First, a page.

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    Introduction: The Gateway to Payment for Ecosystem Services (PES) The main objective of this work is to provide an introduction and sense of direction (i.e. a Gateway) into the complicated world of Payment for Ecosystem Services (PES). It by no means intends to serve as a comprehensive overview of this vast field. It provides one entry point for engaging in PES, and was designed to fit into the broader Livelihoods and Landscapes (LLS) strategy, as developed by IUCNs Forest Conservation Programme. This toolkit has been created to serve as the basis for the development of an internet-based resource guide. Thus, the Gateway to PES will evolve from its current form into a more interactive and user-friendly website. It is anticipated that many additional resources will be added in the meantime. The author warmly welcomes any comments or suggestions for improvement. All of the references mentioned in this document will be made available on this internet facility. In the mean time, electronic copies may be requested from the LLS programme. The main feature is the Gateway to PES (Sections 2-5), which draws upon a variety of resources to provide guidance to LLS practitioners and decision makers. Section 6, which provides some useful internet links, is not yet fully organized, and will be integrated into the other sections in the web-based version of the Gateway. Finally, Section 7 is the more subjective portion of the document, and serves the purpose of communicating the authors vision for moving ahead with PES through LLS.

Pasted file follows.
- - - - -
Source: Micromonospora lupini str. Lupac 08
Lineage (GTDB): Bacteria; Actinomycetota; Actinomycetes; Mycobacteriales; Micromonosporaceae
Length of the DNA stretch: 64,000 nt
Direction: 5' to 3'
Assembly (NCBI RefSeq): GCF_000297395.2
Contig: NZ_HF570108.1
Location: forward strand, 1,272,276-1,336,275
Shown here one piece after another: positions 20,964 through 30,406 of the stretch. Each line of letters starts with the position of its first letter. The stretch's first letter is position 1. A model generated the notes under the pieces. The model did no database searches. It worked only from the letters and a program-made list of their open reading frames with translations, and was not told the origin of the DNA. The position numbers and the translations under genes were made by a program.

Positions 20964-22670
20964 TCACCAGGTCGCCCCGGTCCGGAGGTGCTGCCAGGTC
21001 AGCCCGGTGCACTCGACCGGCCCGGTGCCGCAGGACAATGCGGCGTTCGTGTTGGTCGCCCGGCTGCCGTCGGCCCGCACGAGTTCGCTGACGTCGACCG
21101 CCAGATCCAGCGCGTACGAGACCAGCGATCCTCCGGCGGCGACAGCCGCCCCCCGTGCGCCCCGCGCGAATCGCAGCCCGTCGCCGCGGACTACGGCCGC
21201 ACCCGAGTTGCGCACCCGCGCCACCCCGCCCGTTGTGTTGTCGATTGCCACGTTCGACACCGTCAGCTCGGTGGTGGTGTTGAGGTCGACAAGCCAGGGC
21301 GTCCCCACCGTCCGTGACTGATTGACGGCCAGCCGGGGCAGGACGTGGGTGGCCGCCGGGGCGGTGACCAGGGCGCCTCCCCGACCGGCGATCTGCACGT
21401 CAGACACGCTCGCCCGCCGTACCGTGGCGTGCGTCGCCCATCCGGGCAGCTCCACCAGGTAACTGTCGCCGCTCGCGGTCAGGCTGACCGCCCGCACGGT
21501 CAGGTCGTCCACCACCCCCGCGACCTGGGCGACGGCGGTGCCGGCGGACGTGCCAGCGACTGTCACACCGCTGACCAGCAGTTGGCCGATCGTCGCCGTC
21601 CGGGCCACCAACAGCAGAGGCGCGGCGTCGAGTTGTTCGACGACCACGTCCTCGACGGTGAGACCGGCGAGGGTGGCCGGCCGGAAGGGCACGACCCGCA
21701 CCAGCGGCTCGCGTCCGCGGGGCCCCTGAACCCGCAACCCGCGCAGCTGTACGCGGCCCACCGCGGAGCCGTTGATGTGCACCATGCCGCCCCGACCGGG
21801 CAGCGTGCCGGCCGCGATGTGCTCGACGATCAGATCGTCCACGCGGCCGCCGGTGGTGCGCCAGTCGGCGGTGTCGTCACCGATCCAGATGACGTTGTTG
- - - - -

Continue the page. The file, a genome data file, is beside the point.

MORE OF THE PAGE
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    Understanding Ecosystem Services Talk of ecosystem services has recently risen to the forefront of environmental discussions. Studied extensively in the recently completed Millennium Ecosystem Assessment (MA), this increasingly popular topic offers an enhanced perspective on the many ways in which the natural environment sustains and fulfils human life. Some typical examples of ecosystem services are the provision of genetic resources for medicine and biotechnology, plant pollination, carbon sequestration, and soil formation. Biodiversity, which is an integral component of ecosystem functioning, plays a fundamental role in determining the delivery of these services.

    Defining ecosystem services: A commonly accepted definition of ecosystem services is to consider them as natural processes by which ecosystems, and the species that make them up, sustain and fulfil human life (Daily et al 1997). Another commonly accepted definition is the one used in the Millennium Ecosystem Assessment (MA) - http://www.millenniumassessment.org/, which defines them simply as being the benefits that people obtain from ecosystems. The MA further classifies them into either provisioning, regulating, supporting, or cultural services (see Figure 1). The MA reported that 60 to 70% of our worlds ecosystem services are deteriorating, with dramatic consequences for those who are most dependent on their steady provision, such as subsistence farmers. Throughout the MA, the ecosystem services concept is used to highlight the relationship between human welfare and natural wealth. Figure 1 offers an illustration of the conceptual linkages between ecosystem services and human well-being.